The thesis that I suggest lies at the centre of the first of these articles is expressed in the answer "Yes" that Mary Colwell wished to give to the following question:
To put it baldly, does nature have a value in and of itself outside its contribution to human well-being?
This question touches on the purpose of the creation of the physical world, and on the purpose of the place of women and men in that world. From the point of view of Christian doctrine, the purpose of creation is, in the first instant, the glory of God; and, in a second but not contrary instant, that God, in Christ, might be "all in all" - for his glory and for our happiness. [cf. Compendium of the Catechism of the Catholic Church qn.53] This vision is not just doctrinal, but profoundly Biblical, too. The instruction of Genesis to our first parents that they should "subdue the earth" is less a mandate for a wasteful destruction of our environment than it is a permission to use the environment for their own good. The Pauline and Johannine writings of the New Testament paint for us the vision of Christ as the centre and turning point of the whole history of the world. There is, too, a cosmic understanding of the celebration by women and men of the Liturgy. Not only do we offer our praise and worship to God representing the human race; we give voice indeed to the praise and worship of the whole of creation, being the only creatures able to give it "voice" in word and song.
Human beings are the only creatures on earth that God has willed for their own sake... God has created everything for them; but he has created them to know, serve and love God, and to offer all of creation in this world in thanksgiving back to him... [Compendium of the Catechism of the Catholic Church Qns.66-67]
So, whilst there is a limited sense in which we can speak of the physical world having a value in its own right independent of its value for women and men (ie its value as a percievable expression of the glory of God), at the same time we should insist that, if an unqualified answer is to be given to Mary Colwell's question, it should be "No". That doesn't, of course, give a licence to abuse the physical world, which would be to abuse the glory of God; but it does recognise that the Amazon rain forest is at the service of the human race, and not the other way round.
The thesis of Mary Colwell's second article is that the protaganists on behalf of the environment and those on behalf of religious faith (special reference, I think, to Catholics) are being drawn closer and closer together. Returning for a moment to the theme of the first article, Mary Colwell cites the Professor of Archaeology at Sheffield University in the context of the loss of contact with nature that arises in a technological society:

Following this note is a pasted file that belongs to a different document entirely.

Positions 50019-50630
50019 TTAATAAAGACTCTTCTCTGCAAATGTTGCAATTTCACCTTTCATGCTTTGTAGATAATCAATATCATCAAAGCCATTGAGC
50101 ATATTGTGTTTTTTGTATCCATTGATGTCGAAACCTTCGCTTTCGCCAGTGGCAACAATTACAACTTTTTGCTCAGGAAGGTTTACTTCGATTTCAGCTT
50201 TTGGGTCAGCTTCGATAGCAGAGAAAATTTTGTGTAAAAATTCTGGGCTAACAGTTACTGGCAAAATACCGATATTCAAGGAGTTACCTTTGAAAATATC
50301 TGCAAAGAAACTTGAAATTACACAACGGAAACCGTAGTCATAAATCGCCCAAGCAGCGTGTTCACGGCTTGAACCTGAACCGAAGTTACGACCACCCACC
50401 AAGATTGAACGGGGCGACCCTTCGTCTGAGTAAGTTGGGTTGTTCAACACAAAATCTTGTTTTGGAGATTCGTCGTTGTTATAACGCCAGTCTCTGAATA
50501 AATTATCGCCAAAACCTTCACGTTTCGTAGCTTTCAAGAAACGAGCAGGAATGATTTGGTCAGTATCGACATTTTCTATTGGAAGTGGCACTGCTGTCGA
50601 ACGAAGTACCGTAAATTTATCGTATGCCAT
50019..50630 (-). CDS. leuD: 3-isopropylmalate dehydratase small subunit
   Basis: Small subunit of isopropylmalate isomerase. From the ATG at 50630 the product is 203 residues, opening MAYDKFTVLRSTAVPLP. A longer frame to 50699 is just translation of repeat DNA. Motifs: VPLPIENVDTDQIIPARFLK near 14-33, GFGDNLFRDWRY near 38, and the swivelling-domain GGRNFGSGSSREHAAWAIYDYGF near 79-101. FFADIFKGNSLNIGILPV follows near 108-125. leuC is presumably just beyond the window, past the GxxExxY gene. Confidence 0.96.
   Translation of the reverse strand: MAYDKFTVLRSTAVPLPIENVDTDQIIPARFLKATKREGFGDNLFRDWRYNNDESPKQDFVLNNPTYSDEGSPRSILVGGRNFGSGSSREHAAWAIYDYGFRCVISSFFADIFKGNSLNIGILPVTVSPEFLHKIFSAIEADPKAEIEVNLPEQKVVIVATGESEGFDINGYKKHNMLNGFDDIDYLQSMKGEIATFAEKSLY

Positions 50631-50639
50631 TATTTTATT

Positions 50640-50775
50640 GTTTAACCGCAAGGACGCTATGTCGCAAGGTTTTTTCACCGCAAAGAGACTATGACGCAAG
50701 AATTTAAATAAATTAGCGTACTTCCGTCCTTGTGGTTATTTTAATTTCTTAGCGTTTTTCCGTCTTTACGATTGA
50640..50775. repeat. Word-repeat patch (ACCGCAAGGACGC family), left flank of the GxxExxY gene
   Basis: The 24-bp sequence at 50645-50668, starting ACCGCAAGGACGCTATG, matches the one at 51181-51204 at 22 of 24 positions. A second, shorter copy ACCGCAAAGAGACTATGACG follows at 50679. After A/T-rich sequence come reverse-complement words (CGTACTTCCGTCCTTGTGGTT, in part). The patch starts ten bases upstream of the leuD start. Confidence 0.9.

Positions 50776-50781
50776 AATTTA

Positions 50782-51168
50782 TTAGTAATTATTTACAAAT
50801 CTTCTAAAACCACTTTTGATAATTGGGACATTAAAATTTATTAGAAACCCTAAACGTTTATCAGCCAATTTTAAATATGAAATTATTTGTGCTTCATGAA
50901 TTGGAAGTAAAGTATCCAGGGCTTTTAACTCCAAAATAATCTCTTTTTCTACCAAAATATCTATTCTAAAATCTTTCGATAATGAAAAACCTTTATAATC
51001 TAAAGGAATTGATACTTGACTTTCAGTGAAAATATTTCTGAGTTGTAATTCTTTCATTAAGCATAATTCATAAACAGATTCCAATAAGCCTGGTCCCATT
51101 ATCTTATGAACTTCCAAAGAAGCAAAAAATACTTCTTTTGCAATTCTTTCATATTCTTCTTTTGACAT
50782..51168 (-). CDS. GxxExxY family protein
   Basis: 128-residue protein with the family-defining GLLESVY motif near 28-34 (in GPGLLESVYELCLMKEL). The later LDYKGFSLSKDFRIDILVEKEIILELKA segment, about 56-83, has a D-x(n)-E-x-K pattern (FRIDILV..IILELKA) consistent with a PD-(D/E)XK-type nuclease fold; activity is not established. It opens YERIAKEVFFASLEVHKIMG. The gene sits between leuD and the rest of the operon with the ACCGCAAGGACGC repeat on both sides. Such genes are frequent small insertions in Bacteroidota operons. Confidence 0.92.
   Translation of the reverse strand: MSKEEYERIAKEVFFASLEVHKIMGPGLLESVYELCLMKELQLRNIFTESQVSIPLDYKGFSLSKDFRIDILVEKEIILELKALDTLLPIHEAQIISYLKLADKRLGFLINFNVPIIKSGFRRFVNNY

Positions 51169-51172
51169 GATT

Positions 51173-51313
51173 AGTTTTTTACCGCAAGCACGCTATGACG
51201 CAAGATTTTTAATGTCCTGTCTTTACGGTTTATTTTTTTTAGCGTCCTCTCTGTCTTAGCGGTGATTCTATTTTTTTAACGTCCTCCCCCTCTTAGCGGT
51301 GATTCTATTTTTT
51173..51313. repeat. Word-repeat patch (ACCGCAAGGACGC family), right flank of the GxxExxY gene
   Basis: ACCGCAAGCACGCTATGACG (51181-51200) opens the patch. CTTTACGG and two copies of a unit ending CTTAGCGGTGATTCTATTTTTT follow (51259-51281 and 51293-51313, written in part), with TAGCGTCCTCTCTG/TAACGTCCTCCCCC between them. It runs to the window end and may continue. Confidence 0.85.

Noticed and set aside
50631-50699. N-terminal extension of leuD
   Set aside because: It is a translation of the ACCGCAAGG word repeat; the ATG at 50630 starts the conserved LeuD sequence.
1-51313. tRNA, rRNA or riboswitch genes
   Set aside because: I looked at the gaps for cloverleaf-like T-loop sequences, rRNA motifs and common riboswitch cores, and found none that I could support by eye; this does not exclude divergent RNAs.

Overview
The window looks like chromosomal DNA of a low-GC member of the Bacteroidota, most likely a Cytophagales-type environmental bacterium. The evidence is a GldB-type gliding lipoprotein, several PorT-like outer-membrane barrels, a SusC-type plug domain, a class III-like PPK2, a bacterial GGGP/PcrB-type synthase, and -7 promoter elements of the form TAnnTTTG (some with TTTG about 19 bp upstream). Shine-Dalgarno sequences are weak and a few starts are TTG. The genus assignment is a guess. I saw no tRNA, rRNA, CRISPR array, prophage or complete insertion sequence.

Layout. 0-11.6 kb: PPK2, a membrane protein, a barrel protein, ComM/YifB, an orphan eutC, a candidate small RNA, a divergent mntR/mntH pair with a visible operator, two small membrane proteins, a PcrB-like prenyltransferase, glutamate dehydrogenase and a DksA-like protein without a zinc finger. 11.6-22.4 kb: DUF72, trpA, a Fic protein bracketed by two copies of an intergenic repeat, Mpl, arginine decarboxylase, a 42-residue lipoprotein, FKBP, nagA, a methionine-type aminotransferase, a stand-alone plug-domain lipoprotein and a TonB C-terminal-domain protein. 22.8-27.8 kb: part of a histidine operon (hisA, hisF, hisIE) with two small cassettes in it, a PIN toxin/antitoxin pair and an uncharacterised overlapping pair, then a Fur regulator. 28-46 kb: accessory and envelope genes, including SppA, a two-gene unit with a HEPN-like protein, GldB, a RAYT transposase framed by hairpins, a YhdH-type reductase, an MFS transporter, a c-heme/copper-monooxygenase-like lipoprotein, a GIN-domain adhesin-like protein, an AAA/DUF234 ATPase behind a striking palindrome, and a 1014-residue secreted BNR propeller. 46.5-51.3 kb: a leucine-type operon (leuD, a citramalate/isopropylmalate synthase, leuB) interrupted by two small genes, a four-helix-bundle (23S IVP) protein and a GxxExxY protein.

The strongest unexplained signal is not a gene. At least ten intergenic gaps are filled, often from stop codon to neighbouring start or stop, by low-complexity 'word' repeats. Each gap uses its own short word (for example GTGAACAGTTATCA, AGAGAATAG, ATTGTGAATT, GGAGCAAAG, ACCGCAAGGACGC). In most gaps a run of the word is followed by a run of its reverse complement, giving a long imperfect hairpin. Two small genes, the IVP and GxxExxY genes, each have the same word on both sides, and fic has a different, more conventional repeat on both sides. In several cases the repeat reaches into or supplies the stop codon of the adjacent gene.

" ... one of the greatest problems has been the rise of mono-theistic religions that puts humans, or imaginary human like beings, at the centre of the world. Who cares about a mollusc when there is the Kingdom of Heaven to look forward to?"
But what Mary Colwell describes as the coming together in the socio-political sphere of the environmentalist and the person of religious belief was addressed many years ago in different terms by Romano Guardini. I think of his book Letters from Lake Como, in which he addresses the implications for human culture of growing industrialisation and mechanisation. Romano Guardini recognises the distancing of the human person from the natural world that is a consequence of this, and he decries it. At one point, he compares a sailing boat on Lake Como to a steamer powered by a diesel engine that crosses the oceans. In the former, he sees that there is still an encounter with nature in the mastery of the water in that the boat will float and in the mastery of the wind by which it is moved forward. Of this he writes:
We have here real culture - elevation above nature, yet decisive nearness to it. We are still in a vital way body, but we are shot through with mind and spirit. We master nature by the power of mind and spirit, but we ourselves remain natural.
In the steamer, Romano Guardini notes that something has been lost. The naturalness of existence has been replaced by an artificiality. The steamer progresses on its way regardless of the water it crosses or the winds it encounters; and those on board live in a way that is no different than if they were on land in a luxury hotel.
.... nature has been decisively eliminated.
Whilst both Romano Guardini and Mary Colwell would want to shout out loud a call for a simpler existence, and a more natural existence, there is a difference between the two. Romano Guardini would recognise that nature, in its encounter with the human person, is at the service of a human culture, and the call for a simpler life is a call to make our culture more human rather than less human. The implication of Mary Colwell's suggestion that the physical world should be valued independently of its relation to women and men is that her call for a simpler life is a call to form a culture that is, in principle, less human.